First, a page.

Habit Bread

I have baked my family’s bread for four decades. For the first few years after I began to bake the family bread, my breadmaking was largely exploration. I tried many different bread recipes. Some of the breads succeeded, a few didn’t. I was having fun with my experiments, but I was also training my family to look with suspicion on my breadmaking efforts. They stopped including my bread in their food plans, with the result that, even when my bread succeeded, most of it sat on the counter until it was too stale or too moldy to eat.

Such was the state of affairs until we moved to Virginia in 1975. A friend there, Jerry Lapp, taught me how to bake an oatmeal-wheat bread. I learned from Jerry, who is as persistent as I am distractable, that baking bread was a habit, not a performance. I modified his recipe little by little until I had something that satisfied the bread eaters in my household, then I started to make it, week in and week out, year in and year out. Eventually I reconditioned my family began to notice steadier ways. My bread began not only to be eaten, but to be anticipated.

I found that, by freezing the loaves as soon as they had cooled, a typical baking of four or five loaves gave us fresh bread for about two weeks. A little math suggests that I have baked this bread well over six hundred times. The actual length of my intense labor in making this bread is hardly more than twenty minutes, but with rising and baking time the whole process consumes about two and a half hours from start to finish.

All of the mistakes that could be made with a single recipe I have made at one time or another. I have made it too gooey, I have made it too dry. I have underbaked and overbaked it. I have killed the yeast by adding it to a dough that was too hot. I have left out the salt. These days, however, though the bread varies a little in quality from one baking to the next, it rarely fails.

In response to the many friends who have asked me for the recipe, I put it on the web. I have to suppress a smile, though, when they ask me how to bake this bread. What I say to them is “here where to find the recipe.” What I should say to them is what I learned from Jerry: “Change your habits and the recipe will find you.”

The Recipe

If you wish to print this recipe, here is a pdf version.

Soak two cups of oatmeal in four cups of boiling water. I generally use quick oats, but traditional rolled oats are fine as long as you get them soft — cooking them at a simmer for ten minutes would probably help.

At any point after the oats have softened you can add the following:

  • 1/2 cup oil — safflower, vegetable, or whatever
  • 2/3 cup honey
  • 2 tablespoons salt
  • *a cup powdered or instant milk or instant soymilk powder or cup of soy milk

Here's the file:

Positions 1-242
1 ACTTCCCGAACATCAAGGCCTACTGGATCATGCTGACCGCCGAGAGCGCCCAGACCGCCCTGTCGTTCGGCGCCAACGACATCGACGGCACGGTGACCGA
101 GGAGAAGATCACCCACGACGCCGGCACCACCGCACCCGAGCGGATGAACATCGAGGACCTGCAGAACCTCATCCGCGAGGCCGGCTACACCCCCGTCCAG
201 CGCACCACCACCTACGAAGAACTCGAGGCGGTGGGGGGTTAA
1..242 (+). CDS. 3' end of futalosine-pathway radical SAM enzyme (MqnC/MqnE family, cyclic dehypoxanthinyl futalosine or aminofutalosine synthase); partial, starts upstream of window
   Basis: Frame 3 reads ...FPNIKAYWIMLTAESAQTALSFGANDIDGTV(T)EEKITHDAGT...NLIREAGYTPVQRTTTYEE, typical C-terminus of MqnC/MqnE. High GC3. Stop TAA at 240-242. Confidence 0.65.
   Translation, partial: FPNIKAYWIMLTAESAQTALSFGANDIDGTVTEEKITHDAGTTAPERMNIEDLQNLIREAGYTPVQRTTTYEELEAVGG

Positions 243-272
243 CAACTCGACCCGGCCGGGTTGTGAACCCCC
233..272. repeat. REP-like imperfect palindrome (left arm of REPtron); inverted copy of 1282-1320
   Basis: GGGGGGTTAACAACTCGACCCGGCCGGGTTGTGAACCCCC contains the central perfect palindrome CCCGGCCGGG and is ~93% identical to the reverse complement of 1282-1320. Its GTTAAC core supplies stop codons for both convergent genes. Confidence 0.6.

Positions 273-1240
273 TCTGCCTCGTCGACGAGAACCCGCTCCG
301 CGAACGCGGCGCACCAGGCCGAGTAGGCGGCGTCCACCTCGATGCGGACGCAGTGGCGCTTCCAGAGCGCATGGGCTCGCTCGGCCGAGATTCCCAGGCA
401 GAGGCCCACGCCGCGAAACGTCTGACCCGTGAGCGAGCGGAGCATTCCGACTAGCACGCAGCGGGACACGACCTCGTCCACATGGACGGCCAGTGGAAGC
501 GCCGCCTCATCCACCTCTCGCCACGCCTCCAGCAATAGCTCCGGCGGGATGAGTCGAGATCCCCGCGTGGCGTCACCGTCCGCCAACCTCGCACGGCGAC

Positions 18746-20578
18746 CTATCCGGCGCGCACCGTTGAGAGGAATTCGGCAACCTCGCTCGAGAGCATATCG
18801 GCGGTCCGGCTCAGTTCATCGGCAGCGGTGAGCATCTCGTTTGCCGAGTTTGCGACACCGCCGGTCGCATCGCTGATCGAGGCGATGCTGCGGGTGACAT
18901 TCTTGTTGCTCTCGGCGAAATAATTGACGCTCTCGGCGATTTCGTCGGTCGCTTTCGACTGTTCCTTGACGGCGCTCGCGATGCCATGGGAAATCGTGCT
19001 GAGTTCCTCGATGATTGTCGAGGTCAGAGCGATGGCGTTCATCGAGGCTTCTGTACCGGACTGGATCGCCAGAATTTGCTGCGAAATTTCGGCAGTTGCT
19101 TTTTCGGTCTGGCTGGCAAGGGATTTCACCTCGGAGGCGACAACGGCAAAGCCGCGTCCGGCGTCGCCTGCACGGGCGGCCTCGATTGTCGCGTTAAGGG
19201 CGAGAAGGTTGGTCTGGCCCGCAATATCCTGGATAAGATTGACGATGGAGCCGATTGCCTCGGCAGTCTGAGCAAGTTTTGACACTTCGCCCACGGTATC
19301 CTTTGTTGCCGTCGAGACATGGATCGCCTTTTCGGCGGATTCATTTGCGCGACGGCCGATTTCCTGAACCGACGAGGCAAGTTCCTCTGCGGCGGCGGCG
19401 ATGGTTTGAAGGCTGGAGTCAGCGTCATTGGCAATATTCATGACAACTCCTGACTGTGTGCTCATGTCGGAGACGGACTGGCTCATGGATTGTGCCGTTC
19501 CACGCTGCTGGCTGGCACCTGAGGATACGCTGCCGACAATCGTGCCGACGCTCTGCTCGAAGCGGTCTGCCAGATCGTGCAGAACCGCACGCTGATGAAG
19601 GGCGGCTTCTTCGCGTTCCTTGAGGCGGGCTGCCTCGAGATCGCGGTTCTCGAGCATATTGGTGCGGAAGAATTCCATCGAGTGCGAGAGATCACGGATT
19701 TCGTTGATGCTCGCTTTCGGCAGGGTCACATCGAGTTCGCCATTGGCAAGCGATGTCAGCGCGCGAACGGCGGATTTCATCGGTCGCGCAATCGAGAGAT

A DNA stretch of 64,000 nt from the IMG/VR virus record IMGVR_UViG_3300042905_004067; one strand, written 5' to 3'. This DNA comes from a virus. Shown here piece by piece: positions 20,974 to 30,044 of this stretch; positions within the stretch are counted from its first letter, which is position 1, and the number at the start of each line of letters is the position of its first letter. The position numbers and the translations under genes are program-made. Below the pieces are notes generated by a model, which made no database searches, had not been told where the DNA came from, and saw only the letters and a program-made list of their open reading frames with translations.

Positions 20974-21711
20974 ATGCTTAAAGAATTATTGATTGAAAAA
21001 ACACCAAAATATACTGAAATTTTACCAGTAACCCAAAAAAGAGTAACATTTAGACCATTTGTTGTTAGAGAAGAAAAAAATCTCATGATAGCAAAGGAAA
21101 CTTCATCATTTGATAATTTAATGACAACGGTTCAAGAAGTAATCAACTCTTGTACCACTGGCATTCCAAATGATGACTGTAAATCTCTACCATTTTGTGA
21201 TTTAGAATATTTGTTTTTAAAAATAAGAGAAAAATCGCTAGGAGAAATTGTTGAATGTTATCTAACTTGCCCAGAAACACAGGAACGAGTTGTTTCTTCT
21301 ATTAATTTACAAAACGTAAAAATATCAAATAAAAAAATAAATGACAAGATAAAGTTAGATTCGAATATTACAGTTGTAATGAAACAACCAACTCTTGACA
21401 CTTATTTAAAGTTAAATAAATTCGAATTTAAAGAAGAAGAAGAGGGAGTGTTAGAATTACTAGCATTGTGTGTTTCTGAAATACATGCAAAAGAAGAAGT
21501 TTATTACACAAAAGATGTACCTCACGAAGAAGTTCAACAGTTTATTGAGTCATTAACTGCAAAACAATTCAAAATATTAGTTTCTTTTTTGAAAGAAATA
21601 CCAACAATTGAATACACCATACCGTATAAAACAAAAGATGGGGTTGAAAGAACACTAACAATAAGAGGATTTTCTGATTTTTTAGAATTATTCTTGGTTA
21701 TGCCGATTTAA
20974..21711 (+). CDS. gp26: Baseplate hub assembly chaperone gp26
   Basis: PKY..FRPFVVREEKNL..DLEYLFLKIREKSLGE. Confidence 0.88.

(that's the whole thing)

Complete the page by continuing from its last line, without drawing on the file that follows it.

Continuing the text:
• *some wheat germ, to taste. I use about 3/4 cup
  • *some bran. I use about 1 cup
  • *some some flaxseed meal, to bowel tolerance. I use about 1/2 cup
  • *in recent years I have started adding 1/2 cup of tapioca flour (to make the slices sturdy and smooth) and 1/2 cup sorghum flour (to give it a slightly grittier taste)

When the mixture has cooled to lukewarm (under 115 degrees Fahrenheit) you can add the yeast.  I use about 1 or 2 tablespoons of instant dry yeast.  But take care that the whole mixture has really cooled before adding the yeast. The ability of a mass of oats to retain heat is truly phenomenal—it is easy to damage or destroy the yeast ferment by adding it too early. I usually start the yeast in a cup or two of warm water mixed with a teaspoon of sugar about ten minutes before I add it.

Blend all of this well and start adding dry ingredients. You can add up to 50% whole wheat flour, but I’ve gradually decreased the whole wheat content over the years and upped the amount of bran and wheat germ.  I use only white flour (unbleached, of course) in most batches. Keep working in the flour and other ingredients until you have something that looks like it could be kneaded. You should be able to get in about ten or eleven cups of flour, but the humidity, altitude and condition of the flour all affect the amount of flour needed.

After you turn the dough from the pan, knead it for at least five minutes, the more the better. Let it rise to double size, then punch it down and put it in bread pans. Let it rise in the bread pans about 20-30 minutes. I have found that if you use good bread tins, grease them moderately before each use, and store them in the freezer between loaves, it isn’t necessary to wash them.

Before I put the pans in the oven, I use a boxcutter knife to make a lengthwise cut along the middle of the loaf. This helps to keep the top of the loaf from lifting off the sides. Then I spray the tops with water and sprinkle on sesame seeds.

Bake at 300 degrees Fahrenheit for about 55 minutes, or 350 for less. Too little cooking and the added oat bulk will keep the loaf pasty, too much and the bottom burns. When it is done perfectly, the loaf will look a little too moist if you cut it while it is still hot, but it will be just right after it cools.

This bread freezes well. After the bread has cooled I put everything which we are not going to use in the next two days in the freezer.


Oregon Grape Jam

Oregon grape (Wikimedia picture)

I live in the Pacific Nothwest. A common native plant, Oregon grape (Mahonia aquifolia and Mahonia nervosa), is found in and around local forests.  The plant’s yellow flowers produce clusters of small, purple fruit. These berries have the taste of a really sour grape. They can be used to make a jam or jelly, if you add enough sugar.

The step-by-step process, with pictures, can be found here.